Exercise Myths: Industry icons, Paul Taylor and Michol Dalcourt separate the exercise science facts from the fiction.

During a recent podcast episode, Paul Taylor and his guest Michol Dalcourt, clarified some of the most common fitness misconcepetions.

When looking at health, fitness and movement, it’s important to look at biology as a whole.

We are housed within the confines of a unified, intricate system that is in constant communication with itself. Once we understand this, we can ensure our approach to lifestyle, fitness and health stays consistent with that viewpoint.


MYTH #1: Isolation Training is for all

Bodybuilding is what led to the rise in training of specific muscle groups. Isolated training is known to be very effective at building muscles (afterall, hundreds of thousands of bodybuilders can’t be wrong!). 

Many people still train this way, with “Monday as chest day” and “Wednesday as legs day”, and while that can serve a certain purpose, for functional goals it may not be the best way forward. Even if you’re a bodybuilder that loves to train this way, can you really do it over a lifetime? The risk of ongoing isolation training is pattern overload and repetitive strain, which causes soft tissue injuries. Ultimately, isolation training is asking your body to perform in a way that it wasn’t built to sustain over a long period of time. This has been a driving force in the growth of the functional training movement. If we have the same inputs all the time, then it’s too much of the one thing. 


MYTH #2: To be fit is to be healthy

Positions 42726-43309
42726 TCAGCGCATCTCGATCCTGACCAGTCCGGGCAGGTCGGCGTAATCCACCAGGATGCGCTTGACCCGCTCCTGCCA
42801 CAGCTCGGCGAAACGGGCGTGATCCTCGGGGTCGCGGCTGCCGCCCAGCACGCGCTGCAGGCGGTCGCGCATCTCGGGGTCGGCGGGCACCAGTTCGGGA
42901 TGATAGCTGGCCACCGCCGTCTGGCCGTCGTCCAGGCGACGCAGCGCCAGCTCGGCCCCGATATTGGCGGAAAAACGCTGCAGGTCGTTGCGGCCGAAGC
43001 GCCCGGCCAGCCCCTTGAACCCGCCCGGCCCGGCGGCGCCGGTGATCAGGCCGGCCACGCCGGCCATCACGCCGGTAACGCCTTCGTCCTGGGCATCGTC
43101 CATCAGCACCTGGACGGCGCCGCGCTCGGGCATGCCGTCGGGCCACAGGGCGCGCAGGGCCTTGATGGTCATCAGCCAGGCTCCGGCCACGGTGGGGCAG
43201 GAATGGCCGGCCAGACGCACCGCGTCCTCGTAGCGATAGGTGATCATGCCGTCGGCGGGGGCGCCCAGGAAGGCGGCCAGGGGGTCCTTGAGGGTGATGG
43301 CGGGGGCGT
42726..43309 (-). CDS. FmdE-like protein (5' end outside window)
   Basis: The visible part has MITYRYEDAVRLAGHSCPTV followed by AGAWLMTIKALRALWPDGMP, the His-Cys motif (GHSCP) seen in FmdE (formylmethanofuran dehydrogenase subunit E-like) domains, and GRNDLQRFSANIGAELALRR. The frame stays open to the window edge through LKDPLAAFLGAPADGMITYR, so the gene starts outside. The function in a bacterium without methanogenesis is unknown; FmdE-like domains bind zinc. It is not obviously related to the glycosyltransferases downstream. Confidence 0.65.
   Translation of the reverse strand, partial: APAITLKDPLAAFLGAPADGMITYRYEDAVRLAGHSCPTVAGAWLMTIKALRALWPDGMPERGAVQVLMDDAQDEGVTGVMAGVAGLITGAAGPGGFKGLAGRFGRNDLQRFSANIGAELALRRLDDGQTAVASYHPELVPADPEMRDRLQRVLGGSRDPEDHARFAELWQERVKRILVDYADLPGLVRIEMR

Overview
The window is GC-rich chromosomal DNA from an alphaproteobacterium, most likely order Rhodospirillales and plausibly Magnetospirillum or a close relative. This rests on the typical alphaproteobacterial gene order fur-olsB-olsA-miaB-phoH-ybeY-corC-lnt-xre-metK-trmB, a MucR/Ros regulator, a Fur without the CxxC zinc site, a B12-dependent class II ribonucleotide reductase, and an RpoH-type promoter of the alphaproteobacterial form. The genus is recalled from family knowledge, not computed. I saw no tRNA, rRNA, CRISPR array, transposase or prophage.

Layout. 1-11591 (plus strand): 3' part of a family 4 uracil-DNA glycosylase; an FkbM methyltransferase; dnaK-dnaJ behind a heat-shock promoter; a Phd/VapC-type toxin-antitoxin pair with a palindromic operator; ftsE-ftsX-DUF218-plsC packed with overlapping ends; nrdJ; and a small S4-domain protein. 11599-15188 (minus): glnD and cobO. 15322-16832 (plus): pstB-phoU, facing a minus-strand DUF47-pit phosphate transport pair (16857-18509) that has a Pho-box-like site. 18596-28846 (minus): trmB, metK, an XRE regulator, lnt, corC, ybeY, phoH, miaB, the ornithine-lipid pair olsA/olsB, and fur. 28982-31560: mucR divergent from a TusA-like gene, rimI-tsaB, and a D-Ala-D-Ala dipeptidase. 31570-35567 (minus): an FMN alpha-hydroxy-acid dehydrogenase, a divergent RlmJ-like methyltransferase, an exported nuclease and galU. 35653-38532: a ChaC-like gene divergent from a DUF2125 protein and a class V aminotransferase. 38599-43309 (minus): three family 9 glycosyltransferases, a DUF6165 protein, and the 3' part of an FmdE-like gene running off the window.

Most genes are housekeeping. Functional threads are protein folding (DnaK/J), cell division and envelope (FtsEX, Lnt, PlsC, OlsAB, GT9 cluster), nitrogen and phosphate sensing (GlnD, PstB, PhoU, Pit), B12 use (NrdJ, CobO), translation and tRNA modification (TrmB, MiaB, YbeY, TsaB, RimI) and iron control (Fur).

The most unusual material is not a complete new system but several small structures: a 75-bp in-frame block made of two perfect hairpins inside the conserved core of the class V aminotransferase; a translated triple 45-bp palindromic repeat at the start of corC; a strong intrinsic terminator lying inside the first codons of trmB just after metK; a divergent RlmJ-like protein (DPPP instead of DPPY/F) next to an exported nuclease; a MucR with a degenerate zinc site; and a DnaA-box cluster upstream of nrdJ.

When it comes to fitness versus health, research shows the fitter you are, the healthier you are and the longer you’re going to live. But dig deeper, and there are nuances at play. 

Fitness and health are not synonymous. If someone is fit, that doesn’t necessarily mean they’re healthy. Think about psychological or emotional issues where exercisers are compelled to go way too far in their efforts. That compulsion then gets in the way of their life and physiology. For example, orthorexia is a real psychological condition that involves an unhealthy obsession with training and nutrition. This is certainly not a balanced situation; while an individual may be fit, if their emotional approach is not sustainable, they are unlikely to be healthy.

We need to deflect away from just fitness and performance as an outcome; we must also consider health as this will ensure that clients are getting the best care. We can still address the achievement of desired goals, which might be that they want to look a certain way or perform a certain way, while simultaneously creating a sustainable program that adds greater healthspan to lifespan!


MYTH #3: Recovery isn’t as important as the exercise intensity

Training loads are meant to be overreaching (i.e., one or more bouts where you are stressing your physiology) but chronic overreaching is overtraining, which results in excessive stress to your physiology.

Consider this: it’s hard to overtrain but very easy to under-recover.  Over-training is still a dangerous thing but under-recovery is a whole other thing that we need to acknowledge and understand. We’re currently seeing an undercurrent beginning to bubble up around fitness and high performance living about how we can better engineer recovery. This is shaping up to be the next step in the evolution of fitness and health. Indeed, the physiology of corporate burnout can actually look almost identical to athlete overtraining syndrome. For example, high intensity exercise is a very popular part of many fitness regimes. Literature suggests a large cascade of benefits in terms of performance, body composition, muscular distribution, and impact on certain disease states. ®



Michol Dalcourt

Michol is an internationally recognised leader in health and human performance. He is the founder of the Institute of Motion and the inventor of  ViPR PRO.

Paul Taylor

Paul Taylor

Paul is a neuroscientist, exercise physiologist and nutritionist who is currently completing a PhD in Applied Psychology. He is also the Founder of the Mind Body Brain Performance Institute.